The nasty fiscal arithmetic sooner or later catches up with all sovereign borrowers no matter how strong they feel themselves to be—which just leaves fiscal pain, inflation, or default.
Cut, print, or default. Ladies and gentlemen, history affords only one example of a country that managed to get itself out from excessive debt-to-GDP burden without either inflating or defaulting. The only case that I can find is Britain after 1815. For a long century, Britain paid down its debt through growth and through running primary budget surpluses. There was no default. There was no inflation. But this, unfortunately, is the only case that history offers us. And remember Britain did have some unusual advantages at that time. It was, of course, the first country to enjoy an Industrial Revolution. It also had the world’s biggest empire to draw on, and it had a nondemocratic franchise throughout the period, which meant the propertied were represented and the propertyless essentially were not. That makes it much easier to make tough fiscal decisions—believe me.
Back From the Abyss
Despite Ferguson’s discouraging appraisal, he failed to remind his audience of what happened in New Zealand in the late 1980s and ’90s. Maurice McTigue, a former member of the New Zealand Parliament, made a presentation at Hillsdale College in 2004, outlining his country’s successful ability to “step back from the brink” of financial disaster. In his remarks, he said:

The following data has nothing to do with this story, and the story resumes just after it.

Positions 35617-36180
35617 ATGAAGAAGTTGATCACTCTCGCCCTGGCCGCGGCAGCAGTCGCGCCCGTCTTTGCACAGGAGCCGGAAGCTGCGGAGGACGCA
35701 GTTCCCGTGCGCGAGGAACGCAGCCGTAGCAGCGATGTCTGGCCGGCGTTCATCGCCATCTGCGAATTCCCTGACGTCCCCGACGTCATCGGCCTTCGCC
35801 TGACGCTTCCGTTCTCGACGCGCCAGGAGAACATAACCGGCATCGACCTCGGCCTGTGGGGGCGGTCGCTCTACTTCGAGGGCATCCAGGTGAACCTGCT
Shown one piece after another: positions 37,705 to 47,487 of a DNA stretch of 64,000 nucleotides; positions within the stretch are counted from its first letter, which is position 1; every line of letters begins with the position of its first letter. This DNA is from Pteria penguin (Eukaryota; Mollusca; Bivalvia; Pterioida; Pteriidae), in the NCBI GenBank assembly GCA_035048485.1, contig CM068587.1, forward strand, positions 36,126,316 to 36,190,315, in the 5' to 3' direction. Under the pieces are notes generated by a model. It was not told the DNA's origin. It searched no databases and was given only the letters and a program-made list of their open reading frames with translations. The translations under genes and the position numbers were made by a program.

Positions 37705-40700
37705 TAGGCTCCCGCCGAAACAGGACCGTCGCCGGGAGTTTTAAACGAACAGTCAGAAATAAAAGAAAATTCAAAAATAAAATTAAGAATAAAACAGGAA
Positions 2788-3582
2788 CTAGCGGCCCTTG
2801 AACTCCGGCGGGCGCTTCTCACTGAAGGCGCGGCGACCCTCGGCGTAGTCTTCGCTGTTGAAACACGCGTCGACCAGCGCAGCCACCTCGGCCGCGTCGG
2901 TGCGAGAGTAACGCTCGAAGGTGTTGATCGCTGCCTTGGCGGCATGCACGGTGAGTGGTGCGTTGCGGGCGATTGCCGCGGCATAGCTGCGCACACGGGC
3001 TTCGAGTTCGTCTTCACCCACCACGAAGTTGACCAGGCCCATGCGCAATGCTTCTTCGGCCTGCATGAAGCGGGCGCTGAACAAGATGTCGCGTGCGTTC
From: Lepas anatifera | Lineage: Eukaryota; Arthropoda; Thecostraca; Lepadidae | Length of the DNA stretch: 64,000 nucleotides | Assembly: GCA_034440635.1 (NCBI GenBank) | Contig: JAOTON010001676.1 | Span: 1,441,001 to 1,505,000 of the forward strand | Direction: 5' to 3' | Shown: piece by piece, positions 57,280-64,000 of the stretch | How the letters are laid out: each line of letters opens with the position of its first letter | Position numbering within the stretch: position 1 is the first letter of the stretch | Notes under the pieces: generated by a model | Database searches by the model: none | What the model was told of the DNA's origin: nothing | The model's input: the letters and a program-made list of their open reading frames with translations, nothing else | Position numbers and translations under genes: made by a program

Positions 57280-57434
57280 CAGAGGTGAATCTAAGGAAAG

New Zealand’s per capita income in the period prior to the late 1950s was right around number three in the world, behind the United States and Canada. But by 1984, its per capita income had sunk to 27th in the world, alongside Portugal and Turkey. Not only that, but our unemployment rate was 11.6 percent, we’d had 23 successive years of deficits (sometimes ranging as high as 40 percent of GDP), our debt had grown to 65 percent of GDP, and our credit ratings were continually being downgraded.
Government spending was a full 44 percent of GDP, investment capital was exiting in huge quantities, and government controls and micromanagement were pervasive at every level of the economy. We had foreign exchange controls that meant I couldn’t buy a subscription to The Economist magazine without the permission of the Minister of Finance. I couldn’t buy shares in a foreign company without surrendering my citizenship. There were price controls on all goods and services, on all shops and on all service industries. There were wage controls and wage freezes. I couldn’t pay my employees more—or pay them bonuses—if I wanted to. There were import controls on the goods that I could bring into the country. There were massive levels of subsidies on industries in order to keep them viable. Young people were leaving in droves.